When I was growing up in rural Australia, frogs were part of life. Normally they were green tree frogs and could often be found resting inside the overflow of the rainwater tank or in the toilet cistern. As children, we sometimes kept them as pets in a glass tank and fed them insects. However, I was never tempted to eat a green tree frog – although I must admit I have tried frog’s legs in a French restaurant.

How does the metaphor ‘eating a frog’ relate to productivity?

As managers and business owners, we are confronted each day with tasks and the challenge is to prioritise them. We can create a ‘to do list’ and then assign importance to each task:

  • A – most important,
  • B – next most important,
  • C – not important.

Determining what is important is a challenge.

Managerial tasks can be:

  1. Urgent and important – crises, deadline-driven activities, customer issues
  2. Not important and urgent – interruptions such as phone calls and emails, some meetings
  3. Important and not urgent – strategy and planning, building relationships, major projects
  4. Not important and not urgent – activities not beneficial to goals, personal emails, internet browsing.

One of the major problems for me, personally, and when speaking to other business owners, is that we do tasks we like doing rather than the tasks we should be doing. We procrastinate and often avoid the really difficult chores such as dealing with an employee’s performance or visiting a disgruntled customer.

Time is the great equaliser, as you cannot create any more time. Everybody has only 1,440 minutes in a day. The challenge is to manage time to get the best outcomes. The decision-making matrix for time management is a good model to use when determining where your priorities lie and where you should direct your energies to get the best results.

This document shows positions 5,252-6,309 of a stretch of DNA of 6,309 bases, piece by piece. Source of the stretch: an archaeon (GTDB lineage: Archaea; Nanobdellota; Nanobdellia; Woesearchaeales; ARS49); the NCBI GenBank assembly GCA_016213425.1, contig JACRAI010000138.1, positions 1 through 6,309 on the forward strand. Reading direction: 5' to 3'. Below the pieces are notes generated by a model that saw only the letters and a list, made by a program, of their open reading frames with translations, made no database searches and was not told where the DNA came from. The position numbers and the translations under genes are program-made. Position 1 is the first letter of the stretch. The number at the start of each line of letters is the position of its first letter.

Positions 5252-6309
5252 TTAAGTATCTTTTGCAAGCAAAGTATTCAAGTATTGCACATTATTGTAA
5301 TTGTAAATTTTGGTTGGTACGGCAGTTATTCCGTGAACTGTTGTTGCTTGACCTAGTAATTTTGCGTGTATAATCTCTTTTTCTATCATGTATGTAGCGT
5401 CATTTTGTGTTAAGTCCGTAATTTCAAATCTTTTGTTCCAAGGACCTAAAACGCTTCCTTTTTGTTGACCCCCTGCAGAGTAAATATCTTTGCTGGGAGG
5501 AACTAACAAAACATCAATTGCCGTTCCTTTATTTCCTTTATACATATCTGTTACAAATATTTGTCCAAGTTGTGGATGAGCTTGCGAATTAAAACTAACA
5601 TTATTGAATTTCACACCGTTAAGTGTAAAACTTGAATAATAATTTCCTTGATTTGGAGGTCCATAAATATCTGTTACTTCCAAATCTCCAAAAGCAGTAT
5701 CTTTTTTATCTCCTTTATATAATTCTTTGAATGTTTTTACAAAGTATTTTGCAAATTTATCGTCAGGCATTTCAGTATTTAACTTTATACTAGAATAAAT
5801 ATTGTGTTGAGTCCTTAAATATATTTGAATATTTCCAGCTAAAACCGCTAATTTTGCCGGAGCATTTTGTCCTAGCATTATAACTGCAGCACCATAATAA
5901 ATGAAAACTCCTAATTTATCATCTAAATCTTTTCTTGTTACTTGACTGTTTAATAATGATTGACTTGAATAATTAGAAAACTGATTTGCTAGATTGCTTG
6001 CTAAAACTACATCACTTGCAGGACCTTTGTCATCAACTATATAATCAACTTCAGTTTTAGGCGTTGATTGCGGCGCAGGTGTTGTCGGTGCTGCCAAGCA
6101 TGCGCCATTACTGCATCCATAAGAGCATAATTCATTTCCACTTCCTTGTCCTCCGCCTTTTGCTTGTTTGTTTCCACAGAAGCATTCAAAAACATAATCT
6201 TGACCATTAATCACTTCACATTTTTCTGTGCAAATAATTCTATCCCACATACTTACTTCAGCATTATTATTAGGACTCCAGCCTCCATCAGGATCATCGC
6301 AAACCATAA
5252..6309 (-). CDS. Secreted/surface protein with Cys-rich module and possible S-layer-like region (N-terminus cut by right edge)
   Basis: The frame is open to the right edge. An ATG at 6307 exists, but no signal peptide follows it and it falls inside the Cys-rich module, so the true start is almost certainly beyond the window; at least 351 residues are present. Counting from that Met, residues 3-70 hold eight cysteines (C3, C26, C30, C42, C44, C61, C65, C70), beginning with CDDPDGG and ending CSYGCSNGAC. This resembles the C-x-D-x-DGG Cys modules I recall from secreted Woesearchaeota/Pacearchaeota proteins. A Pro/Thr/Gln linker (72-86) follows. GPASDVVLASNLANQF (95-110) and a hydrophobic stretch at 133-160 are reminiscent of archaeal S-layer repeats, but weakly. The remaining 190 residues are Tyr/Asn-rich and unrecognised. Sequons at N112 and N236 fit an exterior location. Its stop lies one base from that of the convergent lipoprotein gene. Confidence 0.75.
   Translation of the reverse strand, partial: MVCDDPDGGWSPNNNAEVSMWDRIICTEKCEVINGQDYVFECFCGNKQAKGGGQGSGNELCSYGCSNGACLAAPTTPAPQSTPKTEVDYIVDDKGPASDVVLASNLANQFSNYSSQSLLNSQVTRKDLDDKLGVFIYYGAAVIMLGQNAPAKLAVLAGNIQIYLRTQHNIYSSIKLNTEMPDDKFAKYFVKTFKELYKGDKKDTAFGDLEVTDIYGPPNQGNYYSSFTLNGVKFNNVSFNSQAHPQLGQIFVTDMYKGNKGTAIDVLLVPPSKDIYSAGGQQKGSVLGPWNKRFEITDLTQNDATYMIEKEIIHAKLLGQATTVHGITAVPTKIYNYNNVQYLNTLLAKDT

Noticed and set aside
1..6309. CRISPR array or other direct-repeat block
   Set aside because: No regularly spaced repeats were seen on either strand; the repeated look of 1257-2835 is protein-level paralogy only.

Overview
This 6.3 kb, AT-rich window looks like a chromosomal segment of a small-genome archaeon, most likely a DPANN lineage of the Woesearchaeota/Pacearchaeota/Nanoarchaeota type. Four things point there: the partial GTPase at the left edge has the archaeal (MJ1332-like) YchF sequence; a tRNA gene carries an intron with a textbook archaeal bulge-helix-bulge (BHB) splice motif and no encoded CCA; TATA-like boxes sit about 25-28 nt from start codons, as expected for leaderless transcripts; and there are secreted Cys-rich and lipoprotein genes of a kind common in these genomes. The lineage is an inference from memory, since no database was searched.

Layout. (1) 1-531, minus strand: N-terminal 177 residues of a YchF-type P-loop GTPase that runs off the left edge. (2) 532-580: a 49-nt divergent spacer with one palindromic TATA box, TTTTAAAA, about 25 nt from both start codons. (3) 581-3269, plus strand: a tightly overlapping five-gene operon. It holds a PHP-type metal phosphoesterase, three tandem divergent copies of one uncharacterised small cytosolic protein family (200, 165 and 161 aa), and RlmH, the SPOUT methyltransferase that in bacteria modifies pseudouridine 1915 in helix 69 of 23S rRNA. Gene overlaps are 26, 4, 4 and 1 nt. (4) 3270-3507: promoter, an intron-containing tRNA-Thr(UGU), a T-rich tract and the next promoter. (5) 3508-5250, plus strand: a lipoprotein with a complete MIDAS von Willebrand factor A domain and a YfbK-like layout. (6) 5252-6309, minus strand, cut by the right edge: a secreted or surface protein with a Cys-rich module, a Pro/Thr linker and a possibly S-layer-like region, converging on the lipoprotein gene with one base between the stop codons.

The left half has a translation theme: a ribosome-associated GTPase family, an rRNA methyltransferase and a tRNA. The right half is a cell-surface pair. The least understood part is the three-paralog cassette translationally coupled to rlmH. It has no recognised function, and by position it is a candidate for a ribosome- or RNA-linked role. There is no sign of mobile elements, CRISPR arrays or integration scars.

Brian Tracy, in Eat that Frog!, outlines some great ways to stop procrastinating and become more productive. Tracy recommends you tackle the most important task first. Likewise, Kevin Kruse, a best-selling New York Times author, recommends that you identify your most important task (MIT) and tackle it first thing in your working day in 15 Secrets Successful People Know About Time Management. Kevin Kruse says the most productive hours of the day are first two to three hours where your energy and cognitive ability is at its highest. Your mind is clear and uncluttered by the day’s happenings. This tends to be the best time to tackle the task that appears to be the most difficult and insurmountable

By way of comparisons, like Mark Twain, I recommend tackling the hardest task first rather than the most important. That is my frog. While eating your frog may not be the most enjoyable outstanding task, it will energise you to then concentrate on other more important tasks to be completed during the day. These can be prioritised using the 80/20 rule or Pareto Principle.  Having a clear set of goals and a business plan is a good place to start.

For example, I needed to advise a sportswear customer that we would be increasing their rates as they no longer reflected the costs of their new order profile, their contract conditions no longer applied and, because of this, we were losing money. I kept putting off seeing the owner, who was a difficult personality, as I wished to avoid a confrontation – despite this costing the business money. When I finally met the owner, the meeting was less difficult than anticipated and we parted on good terms. Often, when the most difficult task is completed, the rest of the day gets easier and, more importantly, it is not as difficult as first thought. This was certainly the case with the sportswear customer.